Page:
As far as “big” consolidations go, Harvard professor Michael Porter offered an interesting observation years ago, based on his research. More than half of all acquired companies fail, and end up being divested or closed about five years later. Consolidation has risks, and they are beyond the normal risks one encounters in day-to-day business. Many of the mergers are financially successful after a short time, but do not have a strategic resilience to them. Getting things re-organized dominates strategic thought, not the marketplace. There is a point where all the rewards of balance sheet clean-up and reconfiguring are essentially complete. Then there's the next step: facing a changing marketplace with a winning long-term strategy. Sometimes that's two years or so into a merger before it gets properly addressed, and often the company gets sold again to someone else who can supply a strategic base when the financial gurus jobs are complete.

By consolidating, companies add significant transition risk to their businesses. These do not appear on their financial statements, but the results of the unmanaged risks do. An indecisiveness invades the business, especially among middle management who are unsure of their own jobs, but unsure of the strategies that guide their decisions. Is it the strategy of the acquiring company, do they follow the guiding principles of their prior company? Or is there a new strategy based on the assumed strengths of the new combination.

Indecision and lack of resolution often costs more than making bad decisions. Bad decisions are obvious, but their cures are just as obvious. Lack of clarity from top management, however, is corrosive, and only feeds informal political structures that do as they please until someone tells them otherwise. Fear of making bad decisions in front of new management only makes things worse.

There are other transition risks. These often materialize as undone work, customers ignored, new initiatives that are delayed, executives unavailable to direct their workers because they are tied up doing transitional "things." New budgets, new forecasts, and especially, new staffing plans take time away from running the business.

Transition also creates upheaval among the employees...many of them leave and go to competitors. This is good and important, from an industry vitality perspective, as many of them go to smaller companies. While it's hard to shift from working for an industry behemoth to a smaller company, these employees often do well there, bringing a level of experience that the smaller companies could not normally attract. Many times, they bring customers. Because management in merged companies cannot give their employees immediate straight answers about the viability of their jobs, they will start looking for employment elsewhere. Often, it's not that management doesn't want to give a straight yes or no answer about the jobs of their's that there are no answers to give at that particular time. The managers themselves may not even be certain about their jobs.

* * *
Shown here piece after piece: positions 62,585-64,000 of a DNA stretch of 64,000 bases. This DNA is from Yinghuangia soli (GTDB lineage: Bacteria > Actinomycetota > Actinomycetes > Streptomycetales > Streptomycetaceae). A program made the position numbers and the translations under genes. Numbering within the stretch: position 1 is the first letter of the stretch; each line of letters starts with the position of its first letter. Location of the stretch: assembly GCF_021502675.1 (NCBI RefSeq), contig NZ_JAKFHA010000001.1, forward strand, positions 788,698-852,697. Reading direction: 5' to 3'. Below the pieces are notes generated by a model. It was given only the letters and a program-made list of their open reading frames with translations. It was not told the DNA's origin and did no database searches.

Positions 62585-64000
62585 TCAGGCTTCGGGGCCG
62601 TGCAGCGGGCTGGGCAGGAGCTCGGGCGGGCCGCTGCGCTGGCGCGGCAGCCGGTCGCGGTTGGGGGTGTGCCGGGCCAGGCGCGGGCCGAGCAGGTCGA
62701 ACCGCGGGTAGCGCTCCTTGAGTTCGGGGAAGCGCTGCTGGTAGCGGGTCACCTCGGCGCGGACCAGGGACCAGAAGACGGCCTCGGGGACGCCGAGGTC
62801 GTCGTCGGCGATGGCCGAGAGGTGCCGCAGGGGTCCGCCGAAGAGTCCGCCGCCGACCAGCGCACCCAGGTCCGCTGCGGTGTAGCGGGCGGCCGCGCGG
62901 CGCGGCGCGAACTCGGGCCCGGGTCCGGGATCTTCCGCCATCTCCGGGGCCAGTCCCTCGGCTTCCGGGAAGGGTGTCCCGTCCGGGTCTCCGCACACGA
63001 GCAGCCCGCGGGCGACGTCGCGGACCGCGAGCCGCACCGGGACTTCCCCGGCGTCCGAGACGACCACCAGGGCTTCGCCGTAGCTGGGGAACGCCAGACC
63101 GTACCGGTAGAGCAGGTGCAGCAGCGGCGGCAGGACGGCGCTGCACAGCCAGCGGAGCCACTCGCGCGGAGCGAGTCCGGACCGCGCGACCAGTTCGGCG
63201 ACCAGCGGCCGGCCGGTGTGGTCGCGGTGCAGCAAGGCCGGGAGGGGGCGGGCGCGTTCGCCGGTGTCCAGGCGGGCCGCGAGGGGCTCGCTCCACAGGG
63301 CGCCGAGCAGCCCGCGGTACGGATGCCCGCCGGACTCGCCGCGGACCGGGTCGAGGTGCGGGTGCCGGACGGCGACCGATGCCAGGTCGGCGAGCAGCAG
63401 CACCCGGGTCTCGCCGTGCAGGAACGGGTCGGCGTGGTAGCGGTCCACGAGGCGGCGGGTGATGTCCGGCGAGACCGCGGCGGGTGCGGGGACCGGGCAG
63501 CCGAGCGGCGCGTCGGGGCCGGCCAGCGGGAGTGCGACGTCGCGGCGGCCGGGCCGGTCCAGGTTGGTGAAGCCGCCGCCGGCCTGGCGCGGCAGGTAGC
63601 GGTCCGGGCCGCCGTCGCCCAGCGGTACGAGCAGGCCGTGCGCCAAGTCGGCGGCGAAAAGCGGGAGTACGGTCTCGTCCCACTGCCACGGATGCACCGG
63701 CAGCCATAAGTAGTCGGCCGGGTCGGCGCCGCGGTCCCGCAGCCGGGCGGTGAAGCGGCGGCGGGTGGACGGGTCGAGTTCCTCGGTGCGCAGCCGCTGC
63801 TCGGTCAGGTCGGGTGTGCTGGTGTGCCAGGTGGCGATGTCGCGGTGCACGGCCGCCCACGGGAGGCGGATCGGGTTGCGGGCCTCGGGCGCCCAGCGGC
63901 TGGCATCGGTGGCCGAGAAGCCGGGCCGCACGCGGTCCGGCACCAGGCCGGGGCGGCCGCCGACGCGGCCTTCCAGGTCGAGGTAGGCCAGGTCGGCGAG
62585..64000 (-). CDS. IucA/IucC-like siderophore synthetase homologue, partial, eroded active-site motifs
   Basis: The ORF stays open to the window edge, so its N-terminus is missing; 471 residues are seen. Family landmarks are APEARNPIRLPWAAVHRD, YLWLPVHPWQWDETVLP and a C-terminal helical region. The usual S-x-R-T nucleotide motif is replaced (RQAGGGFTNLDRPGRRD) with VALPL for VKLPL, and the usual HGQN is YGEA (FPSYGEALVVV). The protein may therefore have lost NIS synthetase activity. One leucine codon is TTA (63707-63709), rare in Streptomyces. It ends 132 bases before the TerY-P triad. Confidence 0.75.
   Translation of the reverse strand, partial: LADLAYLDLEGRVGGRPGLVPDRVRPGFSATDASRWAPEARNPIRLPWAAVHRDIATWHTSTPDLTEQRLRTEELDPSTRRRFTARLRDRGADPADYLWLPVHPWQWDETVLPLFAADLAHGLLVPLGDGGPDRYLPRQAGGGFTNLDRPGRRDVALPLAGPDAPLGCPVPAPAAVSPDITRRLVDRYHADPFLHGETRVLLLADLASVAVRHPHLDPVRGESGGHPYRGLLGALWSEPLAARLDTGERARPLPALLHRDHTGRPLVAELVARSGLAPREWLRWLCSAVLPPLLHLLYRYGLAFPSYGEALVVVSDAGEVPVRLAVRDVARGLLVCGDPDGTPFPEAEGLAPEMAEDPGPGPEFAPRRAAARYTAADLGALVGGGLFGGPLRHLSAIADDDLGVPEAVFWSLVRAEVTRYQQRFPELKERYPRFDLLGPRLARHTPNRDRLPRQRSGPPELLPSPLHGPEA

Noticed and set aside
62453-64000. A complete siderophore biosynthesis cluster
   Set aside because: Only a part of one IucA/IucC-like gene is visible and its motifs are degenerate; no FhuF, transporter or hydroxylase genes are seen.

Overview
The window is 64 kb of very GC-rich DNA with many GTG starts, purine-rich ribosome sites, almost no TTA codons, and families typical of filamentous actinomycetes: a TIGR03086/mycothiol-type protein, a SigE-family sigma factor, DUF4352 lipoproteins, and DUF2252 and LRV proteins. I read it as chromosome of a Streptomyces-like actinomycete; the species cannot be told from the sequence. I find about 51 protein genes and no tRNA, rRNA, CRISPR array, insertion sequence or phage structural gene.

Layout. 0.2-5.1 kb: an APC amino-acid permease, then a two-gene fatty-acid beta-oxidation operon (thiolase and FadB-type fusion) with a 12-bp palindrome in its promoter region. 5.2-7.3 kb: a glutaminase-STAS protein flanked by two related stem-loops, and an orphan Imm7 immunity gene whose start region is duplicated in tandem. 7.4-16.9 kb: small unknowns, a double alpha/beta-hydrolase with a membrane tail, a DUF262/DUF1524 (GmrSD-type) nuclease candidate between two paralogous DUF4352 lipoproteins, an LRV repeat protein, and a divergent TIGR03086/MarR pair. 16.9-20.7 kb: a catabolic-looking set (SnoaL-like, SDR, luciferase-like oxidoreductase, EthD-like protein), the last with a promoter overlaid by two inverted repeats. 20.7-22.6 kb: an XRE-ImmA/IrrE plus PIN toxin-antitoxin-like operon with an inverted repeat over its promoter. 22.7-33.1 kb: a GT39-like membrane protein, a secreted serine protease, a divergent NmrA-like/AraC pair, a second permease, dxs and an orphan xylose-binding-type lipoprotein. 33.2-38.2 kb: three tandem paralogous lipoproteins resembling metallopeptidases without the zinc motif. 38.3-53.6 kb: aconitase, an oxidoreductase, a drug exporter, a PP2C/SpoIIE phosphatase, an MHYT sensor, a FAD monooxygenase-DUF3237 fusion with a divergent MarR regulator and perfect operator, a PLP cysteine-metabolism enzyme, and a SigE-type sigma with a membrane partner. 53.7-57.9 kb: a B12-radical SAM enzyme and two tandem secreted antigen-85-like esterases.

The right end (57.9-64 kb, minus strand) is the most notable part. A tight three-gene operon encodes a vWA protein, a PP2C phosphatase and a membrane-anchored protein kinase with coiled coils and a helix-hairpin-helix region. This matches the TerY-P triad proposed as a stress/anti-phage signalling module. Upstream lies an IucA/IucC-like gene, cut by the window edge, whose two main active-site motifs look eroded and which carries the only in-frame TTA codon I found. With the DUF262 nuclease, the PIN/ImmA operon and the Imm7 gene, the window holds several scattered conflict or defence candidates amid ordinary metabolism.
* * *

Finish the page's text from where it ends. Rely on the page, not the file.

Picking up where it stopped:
Transition uncertainty also weighs on the customers. It's hard to have employees, concerned about their jobs, working with wary or confused customers.

How does one deal with this? Starting out with a vision for what that newly merged company looks like in a marketplace at least five years from now, and then directing the reorganization toward that end. If cuts are coming, better to make them swift and hard so that the new business gains a footing, even an uncertain one, early. There's nothing worse than a constant parade of "black Fridays" where people look in their check envelopes for the legendary pink slip. Providing timetables with goals reduces some of the anxiety that can undermine productive work. Admitting mistakes, or even admitting that there will be mistakes, certainly helps. Getting the focus off the company and onto the clients and the competition is essential. For that, speaking and acting with clarity and decisiveness is necessary. When your own company is in upheaval while navigating a changing marketplace, the presence or lack of management talent becomes evident. Is your business up to the task?

This page is powered by Blogger. Isn't yours?